Cosmic Zoom

Cosmic Zoom

                                Cosmic Zoom
| 8 min

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This short animation transports us from the farthest conceivable point of the universe to the tiniest particle of existence, an atom of a living human cell. The art of animation and animation camera achieve this exhilarating journey with a freshness and clarity. Without words.

Cosmic Zoom is a clever animated film showing the vastness of the galaxy and the intricacies of the human living organism. From an atom of a living human cell to the farthest conceivable point of the universe and all points in between!

Albert Ohayon
From the playlist: The 1960s: An Explosion of Creativity

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Cosmic Zoom, Robert Verrall, provided by the National Film Board of Canada

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  • director
    Robert Verrall
  • animation
    Eva Szasz
  • producer
    Robert Verrall
    Joseph Koenig
  • camera
    Tony Ianzelo
  • animation camera
    James Wilson
    Wayne Trickett
    Raymond Dumas
  • sound editing
    Karl Duplessis
  • re-recording
    Roger Lamoureux
  • music
    Pierre F. Brault

  • MarcusHeinous

    Hi "t" and "yourfriendelectric". Both films were done in 1968, the Eames' one went on to be redone in 1977, as the 1968 version was a rough prototype. All were inspired from 1957 book "Cosmic View" by Kees Boeke.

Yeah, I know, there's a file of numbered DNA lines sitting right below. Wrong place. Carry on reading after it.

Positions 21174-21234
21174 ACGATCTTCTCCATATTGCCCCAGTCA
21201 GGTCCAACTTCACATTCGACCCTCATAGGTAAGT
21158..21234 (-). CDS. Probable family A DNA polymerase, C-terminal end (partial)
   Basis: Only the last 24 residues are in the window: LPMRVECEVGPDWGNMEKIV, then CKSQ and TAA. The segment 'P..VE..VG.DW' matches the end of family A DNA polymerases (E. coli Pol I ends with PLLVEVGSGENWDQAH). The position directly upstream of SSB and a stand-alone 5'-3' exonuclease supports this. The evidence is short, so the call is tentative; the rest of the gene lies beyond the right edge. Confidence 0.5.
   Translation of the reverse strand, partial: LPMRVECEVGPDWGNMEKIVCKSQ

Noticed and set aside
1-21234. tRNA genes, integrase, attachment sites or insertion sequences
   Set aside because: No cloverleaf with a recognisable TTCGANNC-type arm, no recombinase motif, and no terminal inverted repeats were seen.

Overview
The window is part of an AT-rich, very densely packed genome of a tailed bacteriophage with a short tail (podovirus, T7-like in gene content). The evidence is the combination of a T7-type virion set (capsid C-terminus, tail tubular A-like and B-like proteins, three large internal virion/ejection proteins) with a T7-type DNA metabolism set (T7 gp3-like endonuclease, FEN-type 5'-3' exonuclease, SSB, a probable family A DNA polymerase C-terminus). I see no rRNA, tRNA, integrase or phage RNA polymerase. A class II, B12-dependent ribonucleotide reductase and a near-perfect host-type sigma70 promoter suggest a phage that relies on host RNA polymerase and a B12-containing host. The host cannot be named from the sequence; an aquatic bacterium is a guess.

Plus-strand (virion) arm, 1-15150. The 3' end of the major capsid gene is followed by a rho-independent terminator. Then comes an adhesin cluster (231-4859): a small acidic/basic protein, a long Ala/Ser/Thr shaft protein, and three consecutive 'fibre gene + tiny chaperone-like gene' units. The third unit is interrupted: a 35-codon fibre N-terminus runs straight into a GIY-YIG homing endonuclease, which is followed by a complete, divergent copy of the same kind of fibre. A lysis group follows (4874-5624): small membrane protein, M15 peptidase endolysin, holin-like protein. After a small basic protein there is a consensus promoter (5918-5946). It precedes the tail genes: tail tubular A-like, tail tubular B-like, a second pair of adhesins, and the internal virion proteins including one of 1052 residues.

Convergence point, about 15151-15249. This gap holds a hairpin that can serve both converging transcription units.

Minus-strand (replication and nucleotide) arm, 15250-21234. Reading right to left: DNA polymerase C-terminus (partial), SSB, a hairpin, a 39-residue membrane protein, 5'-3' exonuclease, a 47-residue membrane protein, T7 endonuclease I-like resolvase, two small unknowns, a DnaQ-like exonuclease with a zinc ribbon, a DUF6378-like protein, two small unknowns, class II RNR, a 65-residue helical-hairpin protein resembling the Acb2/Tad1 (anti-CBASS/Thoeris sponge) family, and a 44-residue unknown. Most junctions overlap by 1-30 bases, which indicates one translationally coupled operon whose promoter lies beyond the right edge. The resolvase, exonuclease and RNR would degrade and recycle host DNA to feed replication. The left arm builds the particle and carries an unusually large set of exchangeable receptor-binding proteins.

MarcusHeinous, 10 May 2016
  • mykem07

    i wonder how long it took for those drawings to be done

    mykem07, 7 Mar 2014
  • yourfriendelectric

    hi "t". Ray and Charles Eames Power of Ten was made in 1977. Almost 10 years after this one.

    yourfriendelectric, 26 Mar 2012
  • t

    i am very intrigued. this was produced in 1968 - the same year as Charles and Ray Eames' Powers of Ten. both it seems were based on Kees Boeke's 1957 book Cosmic View. which film came first? was one the precursor of the other?

    t, 7 Feb 2012
  • dccbryant

    I last saw this when I was six back in the UK. I love this film and have used its reference many times. Only very recently did a Canadian friend mention it to me and I immediately came here to watch it. Long Live Canada! Your NFB rocked the UK in the 70's and still does now!

    dccbryant, 6 Oct 2011
  • Robg

    I saw this film as a young kid in London in the late 1970s I've been looking for it ever since. Until seeing it just now on your website, the only thing I remember about it is how much it scared the living daylights out of me! It was genuinely a contributing factor to a phobia I now have as an adult about anything that's on a massive scale. I still can't look at pictures of galaxies or stars to this day! Which I realise makes me sound like a complete lunatic. Man that music gave me nightmares. And that kid in the boat - sinister! ;-)

    Robg, 10 Aug 2011

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